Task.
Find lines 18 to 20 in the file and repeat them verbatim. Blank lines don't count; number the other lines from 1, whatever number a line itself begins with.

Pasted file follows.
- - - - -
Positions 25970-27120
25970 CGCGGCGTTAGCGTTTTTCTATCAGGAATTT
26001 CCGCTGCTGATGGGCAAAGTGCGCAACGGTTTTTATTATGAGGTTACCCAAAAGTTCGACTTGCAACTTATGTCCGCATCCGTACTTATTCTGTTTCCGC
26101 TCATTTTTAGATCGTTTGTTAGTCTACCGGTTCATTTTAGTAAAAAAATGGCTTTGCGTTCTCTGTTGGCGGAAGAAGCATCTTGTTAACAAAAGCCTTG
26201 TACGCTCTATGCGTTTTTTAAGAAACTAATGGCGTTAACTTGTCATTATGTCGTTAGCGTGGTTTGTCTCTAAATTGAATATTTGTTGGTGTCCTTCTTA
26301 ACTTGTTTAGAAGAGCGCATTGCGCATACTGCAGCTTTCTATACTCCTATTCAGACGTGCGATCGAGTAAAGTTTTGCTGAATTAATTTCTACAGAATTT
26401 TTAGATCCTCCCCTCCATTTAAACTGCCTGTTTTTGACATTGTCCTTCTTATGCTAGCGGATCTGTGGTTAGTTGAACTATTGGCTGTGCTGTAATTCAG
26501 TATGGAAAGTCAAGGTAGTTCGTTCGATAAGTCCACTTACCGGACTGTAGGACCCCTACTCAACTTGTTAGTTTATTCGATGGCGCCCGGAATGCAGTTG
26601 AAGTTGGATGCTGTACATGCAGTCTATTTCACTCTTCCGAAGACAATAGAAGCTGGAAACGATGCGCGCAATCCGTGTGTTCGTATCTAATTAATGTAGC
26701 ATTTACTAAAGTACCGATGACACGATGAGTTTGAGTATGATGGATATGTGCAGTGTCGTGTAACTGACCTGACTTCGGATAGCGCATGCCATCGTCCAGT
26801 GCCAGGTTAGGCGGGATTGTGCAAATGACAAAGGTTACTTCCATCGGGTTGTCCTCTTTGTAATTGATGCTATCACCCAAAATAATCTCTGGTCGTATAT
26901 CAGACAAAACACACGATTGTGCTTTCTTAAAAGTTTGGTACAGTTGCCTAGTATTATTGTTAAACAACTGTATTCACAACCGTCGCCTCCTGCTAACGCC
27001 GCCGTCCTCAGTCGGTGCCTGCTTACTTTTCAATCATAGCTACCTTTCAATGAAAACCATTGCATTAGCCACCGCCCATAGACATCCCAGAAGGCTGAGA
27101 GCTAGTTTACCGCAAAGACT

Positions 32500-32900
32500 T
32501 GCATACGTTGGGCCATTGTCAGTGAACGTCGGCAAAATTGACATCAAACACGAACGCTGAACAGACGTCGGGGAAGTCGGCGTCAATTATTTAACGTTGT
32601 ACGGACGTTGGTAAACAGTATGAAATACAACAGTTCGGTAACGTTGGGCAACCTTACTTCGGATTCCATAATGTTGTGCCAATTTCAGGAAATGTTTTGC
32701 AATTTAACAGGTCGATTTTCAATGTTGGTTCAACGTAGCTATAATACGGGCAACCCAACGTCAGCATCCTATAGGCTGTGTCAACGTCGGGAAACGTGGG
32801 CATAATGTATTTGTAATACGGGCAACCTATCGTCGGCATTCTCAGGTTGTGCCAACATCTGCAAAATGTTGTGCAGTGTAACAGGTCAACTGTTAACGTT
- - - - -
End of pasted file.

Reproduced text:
32601 ACGGACGTTGGTAAACAGTATGAAATACAACAGTTCGGTAACGTTGGGCAACCTTACTTCGGATTCCATAATGTTGTGCCAATTTCAGGAAATGTTTTGC
32701 AATTTAACAGGTCGATTTTCAATGTTGGTTCAACGTAGCTATAATACGGGCAACCCAACGTCAGCATCCTATAGGCTGTGTCAACGTCGGGAAACGTGGG
32801 CATAATGTATTTGTAATACGGGCAACCTATCGTCGGCATTCTCAGGTTGTGCCAACATCTGCAAAATGTTGTGCAGTGTAACAGGTCAACTGTTAACGTT